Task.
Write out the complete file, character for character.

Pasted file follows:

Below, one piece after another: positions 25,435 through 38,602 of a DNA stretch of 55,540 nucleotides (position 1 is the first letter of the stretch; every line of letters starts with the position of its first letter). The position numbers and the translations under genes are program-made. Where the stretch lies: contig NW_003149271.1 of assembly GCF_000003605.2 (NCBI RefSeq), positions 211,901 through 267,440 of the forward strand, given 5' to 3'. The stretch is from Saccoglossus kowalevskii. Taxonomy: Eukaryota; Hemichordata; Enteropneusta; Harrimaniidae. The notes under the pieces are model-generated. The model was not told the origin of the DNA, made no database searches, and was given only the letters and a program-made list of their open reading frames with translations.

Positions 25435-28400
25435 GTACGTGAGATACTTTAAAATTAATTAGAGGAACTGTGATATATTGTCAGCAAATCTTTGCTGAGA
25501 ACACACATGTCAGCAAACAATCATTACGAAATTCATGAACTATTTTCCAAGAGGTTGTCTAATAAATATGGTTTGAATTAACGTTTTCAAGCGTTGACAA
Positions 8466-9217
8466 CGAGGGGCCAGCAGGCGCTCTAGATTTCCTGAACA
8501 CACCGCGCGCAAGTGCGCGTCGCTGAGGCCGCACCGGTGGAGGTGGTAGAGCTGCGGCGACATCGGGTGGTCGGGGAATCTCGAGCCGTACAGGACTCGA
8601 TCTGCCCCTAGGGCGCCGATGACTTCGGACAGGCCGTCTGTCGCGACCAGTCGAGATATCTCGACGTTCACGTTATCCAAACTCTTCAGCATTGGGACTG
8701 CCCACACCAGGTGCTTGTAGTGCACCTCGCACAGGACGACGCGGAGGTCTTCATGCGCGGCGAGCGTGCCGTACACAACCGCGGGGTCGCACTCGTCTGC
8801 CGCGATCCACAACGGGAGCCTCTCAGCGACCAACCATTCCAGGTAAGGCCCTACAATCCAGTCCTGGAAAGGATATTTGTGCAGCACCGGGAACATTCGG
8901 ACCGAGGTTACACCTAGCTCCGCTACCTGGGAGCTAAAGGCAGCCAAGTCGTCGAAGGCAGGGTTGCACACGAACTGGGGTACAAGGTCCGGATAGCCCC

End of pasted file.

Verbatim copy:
Below, one piece after another: positions 25,435 through 38,602 of a DNA stretch of 55,540 nucleotides (position 1 is the first letter of the stretch; every line of letters starts with the position of its first letter). The position numbers and the translations under genes are program-made. Where the stretch lies: contig NW_003149271.1 of assembly GCF_000003605.2 (NCBI RefSeq), positions 211,901 through 267,440 of the forward strand, given 5' to 3'. The stretch is from Saccoglossus kowalevskii. Taxonomy: Eukaryota; Hemichordata; Enteropneusta; Harrimaniidae. The notes under the pieces are model-generated. The model was not told the origin of the DNA, made no database searches, and was given only the letters and a program-made list of their open reading frames with translations.

Positions 25435-28400
25435 GTACGTGAGATACTTTAAAATTAATTAGAGGAACTGTGATATATTGTCAGCAAATCTTTGCTGAGA
25501 ACACACATGTCAGCAAACAATCATTACGAAATTCATGAACTATTTTCCAAGAGGTTGTCTAATAAATATGGTTTGAATTAACGTTTTCAAGCGTTGACAA
Positions 8466-9217
8466 CGAGGGGCCAGCAGGCGCTCTAGATTTCCTGAACA
8501 CACCGCGCGCAAGTGCGCGTCGCTGAGGCCGCACCGGTGGAGGTGGTAGAGCTGCGGCGACATCGGGTGGTCGGGGAATCTCGAGCCGTACAGGACTCGA
8601 TCTGCCCCTAGGGCGCCGATGACTTCGGACAGGCCGTCTGTCGCGACCAGTCGAGATATCTCGACGTTCACGTTATCCAAACTCTTCAGCATTGGGACTG
8701 CCCACACCAGGTGCTTGTAGTGCACCTCGCACAGGACGACGCGGAGGTCTTCATGCGCGGCGAGCGTGCCGTACACAACCGCGGGGTCGCACTCGTCTGC
8801 CGCGATCCACAACGGGAGCCTCTCAGCGACCAACCATTCCAGGTAAGGCCCTACAATCCAGTCCTGGAAAGGATATTTGTGCAGCACCGGGAACATTCGG
8901 ACCGAGGTTACACCTAGCTCCGCTACCTGGGAGCTAAAGGCAGCCAAGTCGTCGAAGGCAGGGTTGCACACGAACTGGGGTACAAGGTCCGGATAGCCCC